Funded by the Petplan Charitable Trust, this project aims to identify and promote effective and practical antimicrobial stewardship interventions for widespread adoption in veterinary practice.
Ben Walker, Dan O’Neill, Huw Stacey, Noel Kennedy, David Church, Dave Brodbelt.
Ana Mateus, Luca Guardabassi, David Lloyd, David Singleton.
Antimicrobial resistance is increasingly reported in human and veterinary practice and is recognised as a global One Health concern. UK veterinary surveillance networks, including VetCompass and SAVSNET, have shown persistently high prescribing rates of antimicrobials to cats and dogs over the last ten years.1-3 The BVA, BSAVA, and FECAVA have all recognised high prescribing rates of antimicrobials as potentially promoting antimicrobial resistance in animals and have produced guidelines to define and promote responsible antimicrobial prescribing. Recent qualitative studies have sought to understand the factors influencing decisions by veterinarians in general practice to prescribe an antimicrobial by exploring attitudes to prescribing among clinicians and pet owners.4-6 These results have highlighted issues related to low awareness of formal antimicrobial prescribing guidelines; complex trade-offs between clinical, owner, and stewardship concerns; limited time among practitioners; and limited buy-in of stewardship interventions within clinics.Antimicrobial stewardship aims to promote antimicrobial prescribing behaviours that will preserve their longer-term effectiveness within the context of the individual patient, their owner, and the veterinary professional. Recent efforts to assess the influence of stewardship interventions on changing prescribing behaviours have shown that some change is possible.7,8 However, there remains a need to establish scalable and evidence-based interventions for widespread adoption, especially interventions designed around the realities of first-opinion clinical practice.
This study aims to identify and promote effective antimicrobial stewardship interventions in UK first-opinion companion animal practice. Our objectives are to benchmark current antimicrobial usage in dogs and cats, develop an d implement a range of antimicrobial stewardship interventions, evaluate the impact of these interventions, and promote widespread adoption of the most effective interventions across the UK.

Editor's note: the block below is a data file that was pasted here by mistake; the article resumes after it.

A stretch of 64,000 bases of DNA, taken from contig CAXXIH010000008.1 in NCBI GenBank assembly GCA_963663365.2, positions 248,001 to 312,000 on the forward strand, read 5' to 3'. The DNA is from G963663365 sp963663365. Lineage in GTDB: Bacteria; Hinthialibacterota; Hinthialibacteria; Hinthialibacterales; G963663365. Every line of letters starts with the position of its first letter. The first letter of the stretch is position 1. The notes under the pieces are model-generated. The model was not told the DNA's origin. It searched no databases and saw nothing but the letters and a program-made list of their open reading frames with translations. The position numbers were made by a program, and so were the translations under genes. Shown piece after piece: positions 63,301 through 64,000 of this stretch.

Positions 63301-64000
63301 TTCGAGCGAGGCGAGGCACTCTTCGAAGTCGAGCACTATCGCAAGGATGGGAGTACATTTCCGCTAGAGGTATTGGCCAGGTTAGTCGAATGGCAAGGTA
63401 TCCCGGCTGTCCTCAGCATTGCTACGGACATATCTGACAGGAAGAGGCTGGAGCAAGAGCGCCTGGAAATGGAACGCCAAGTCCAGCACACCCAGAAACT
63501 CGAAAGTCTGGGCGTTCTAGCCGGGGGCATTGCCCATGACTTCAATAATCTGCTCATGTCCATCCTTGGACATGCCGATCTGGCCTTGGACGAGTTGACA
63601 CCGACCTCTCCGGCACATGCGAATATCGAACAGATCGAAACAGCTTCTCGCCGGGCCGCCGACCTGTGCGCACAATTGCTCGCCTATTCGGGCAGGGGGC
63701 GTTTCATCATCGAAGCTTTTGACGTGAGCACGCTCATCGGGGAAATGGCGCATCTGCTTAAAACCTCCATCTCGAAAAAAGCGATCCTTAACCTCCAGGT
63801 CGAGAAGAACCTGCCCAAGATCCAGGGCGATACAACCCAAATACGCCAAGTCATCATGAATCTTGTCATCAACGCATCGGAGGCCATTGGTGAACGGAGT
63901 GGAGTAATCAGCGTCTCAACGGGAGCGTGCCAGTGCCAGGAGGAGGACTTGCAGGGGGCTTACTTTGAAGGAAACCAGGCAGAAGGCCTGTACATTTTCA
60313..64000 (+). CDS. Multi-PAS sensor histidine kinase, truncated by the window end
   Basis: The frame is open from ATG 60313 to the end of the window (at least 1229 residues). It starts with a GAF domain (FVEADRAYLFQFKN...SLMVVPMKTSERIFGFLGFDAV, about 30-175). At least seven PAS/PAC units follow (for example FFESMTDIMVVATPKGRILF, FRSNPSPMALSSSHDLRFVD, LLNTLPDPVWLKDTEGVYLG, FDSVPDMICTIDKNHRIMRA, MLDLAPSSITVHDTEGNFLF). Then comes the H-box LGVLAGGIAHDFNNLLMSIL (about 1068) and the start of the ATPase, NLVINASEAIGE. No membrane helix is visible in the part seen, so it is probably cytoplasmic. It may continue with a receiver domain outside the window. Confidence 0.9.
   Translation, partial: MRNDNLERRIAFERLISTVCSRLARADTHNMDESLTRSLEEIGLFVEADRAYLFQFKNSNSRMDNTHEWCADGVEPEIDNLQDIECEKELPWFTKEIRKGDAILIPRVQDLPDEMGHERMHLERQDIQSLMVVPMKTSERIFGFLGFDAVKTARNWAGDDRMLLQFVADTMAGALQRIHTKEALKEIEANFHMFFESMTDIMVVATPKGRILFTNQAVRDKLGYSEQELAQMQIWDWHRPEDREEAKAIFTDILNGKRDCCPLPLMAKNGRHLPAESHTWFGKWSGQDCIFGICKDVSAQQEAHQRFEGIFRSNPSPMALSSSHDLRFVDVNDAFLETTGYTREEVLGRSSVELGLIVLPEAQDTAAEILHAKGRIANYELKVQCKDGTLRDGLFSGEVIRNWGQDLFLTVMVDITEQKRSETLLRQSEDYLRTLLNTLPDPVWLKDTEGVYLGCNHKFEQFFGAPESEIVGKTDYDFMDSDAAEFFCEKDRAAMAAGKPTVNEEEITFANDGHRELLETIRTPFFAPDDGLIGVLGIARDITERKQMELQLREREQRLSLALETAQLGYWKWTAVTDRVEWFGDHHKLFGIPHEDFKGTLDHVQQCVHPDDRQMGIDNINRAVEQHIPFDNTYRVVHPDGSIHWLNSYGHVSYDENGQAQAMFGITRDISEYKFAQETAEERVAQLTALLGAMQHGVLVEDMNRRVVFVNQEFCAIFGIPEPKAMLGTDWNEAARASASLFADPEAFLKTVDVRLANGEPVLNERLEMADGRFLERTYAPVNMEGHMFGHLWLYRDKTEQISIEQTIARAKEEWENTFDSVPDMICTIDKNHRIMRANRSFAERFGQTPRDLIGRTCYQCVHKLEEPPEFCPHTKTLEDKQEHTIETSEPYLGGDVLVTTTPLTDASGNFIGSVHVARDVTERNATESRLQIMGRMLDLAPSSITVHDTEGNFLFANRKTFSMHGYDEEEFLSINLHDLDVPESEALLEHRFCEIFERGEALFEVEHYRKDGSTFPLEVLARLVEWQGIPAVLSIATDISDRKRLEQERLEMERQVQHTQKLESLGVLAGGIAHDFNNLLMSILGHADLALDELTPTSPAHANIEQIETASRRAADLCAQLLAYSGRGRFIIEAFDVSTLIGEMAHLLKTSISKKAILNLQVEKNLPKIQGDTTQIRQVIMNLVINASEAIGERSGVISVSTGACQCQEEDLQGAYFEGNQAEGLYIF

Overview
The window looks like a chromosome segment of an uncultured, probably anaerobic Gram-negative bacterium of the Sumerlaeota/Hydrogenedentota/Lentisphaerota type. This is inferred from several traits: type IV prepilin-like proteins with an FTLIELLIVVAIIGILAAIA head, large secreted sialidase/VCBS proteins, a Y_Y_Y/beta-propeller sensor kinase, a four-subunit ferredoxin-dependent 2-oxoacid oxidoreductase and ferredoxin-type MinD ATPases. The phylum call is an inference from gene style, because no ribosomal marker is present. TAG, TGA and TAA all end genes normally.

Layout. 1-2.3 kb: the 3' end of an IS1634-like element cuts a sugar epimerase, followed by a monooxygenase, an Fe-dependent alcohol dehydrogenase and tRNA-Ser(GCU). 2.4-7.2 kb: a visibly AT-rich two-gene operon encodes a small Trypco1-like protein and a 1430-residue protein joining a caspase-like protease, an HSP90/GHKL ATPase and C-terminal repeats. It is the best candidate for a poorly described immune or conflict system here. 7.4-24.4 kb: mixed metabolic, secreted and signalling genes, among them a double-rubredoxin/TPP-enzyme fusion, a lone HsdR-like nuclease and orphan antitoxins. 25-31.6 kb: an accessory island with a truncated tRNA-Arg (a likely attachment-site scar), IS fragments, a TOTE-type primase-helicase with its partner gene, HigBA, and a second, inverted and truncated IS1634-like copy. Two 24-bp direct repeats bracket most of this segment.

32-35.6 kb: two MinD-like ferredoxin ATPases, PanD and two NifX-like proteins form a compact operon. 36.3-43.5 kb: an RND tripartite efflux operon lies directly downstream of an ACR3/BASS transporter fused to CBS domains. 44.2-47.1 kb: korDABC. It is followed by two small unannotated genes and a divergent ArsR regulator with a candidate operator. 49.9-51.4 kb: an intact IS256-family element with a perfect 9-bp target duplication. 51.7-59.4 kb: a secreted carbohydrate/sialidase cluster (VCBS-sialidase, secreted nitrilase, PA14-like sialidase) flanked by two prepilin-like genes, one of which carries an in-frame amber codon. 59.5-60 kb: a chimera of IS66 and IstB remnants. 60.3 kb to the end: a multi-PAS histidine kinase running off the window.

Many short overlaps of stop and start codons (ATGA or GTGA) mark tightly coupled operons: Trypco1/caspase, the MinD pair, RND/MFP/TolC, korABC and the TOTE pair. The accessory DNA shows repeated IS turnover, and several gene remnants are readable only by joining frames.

Maintaining antimicrobial effectiveness is essential to protect the long-term health and welfare of companion animals. Providing practical, affordable, evidence-based interventions will promote the uptake of antimicrobial stewardship programs within first-opinion clinics.
September 2021–September 2023 (2-year project).
1. Mateus A, Brodbelt DC, Barber N, et al. Antimicrobial usage in dogs and cats in first opinion veterinary practices in the UK. Journal of Small Animal Practice 2011;52:515–521.
2. Buckland EL, O'Neill D, Summers J, et al. Characterisation of antimicrobial usage in cats and dogs attending UK primary care companion animal veterinary practices. Veterinary Record 2016;179:489.
3. Singleton DA, Sánchez-Vizcaíno F, Dawson S, et al. Patterns of antimicrobial agent prescription in a sentinel population of canine and feline veterinary practices in the United Kingdom. The Veterinary Journal 2017;224:18–24.
4. Tompson AC, Chandler CIR, Mateus ALP, et al. What drives antimicrobial prescribing for companion animals? A mixed-methods study of UK veterinary clinics. Preventive Veterinary Medicine 2020;183:105117.
5. King C, Smith M, Currie K, et al. Exploring the behavioural drivers of veterinary surgeon antibiotic prescribing: a qualitative study of companion animal veterinary surgeons in the UK. BMC Vet Res 2018;14:332.
6. Smith M, King C, Davis M, et al. Pet owner and vet interactions: exploring the drivers of AMR. Antimicrob Resist Infect Control 2018;7:46.
7. Singleton DA, Rayner A, Brant B, et al. A randomised controlled trial to reduce highest priority critically important antimicrobial prescription in companion animals. Nat Commun 2021;12:1593.
8. Hopman NEM, Portengen L, Hulscher MEJL, et al. Implementation and evaluation of an antimicrobial stewardship programme in companion animal clinics: A stepped-wedge design intervention study. PLOS ONE 2019;14:e0225124.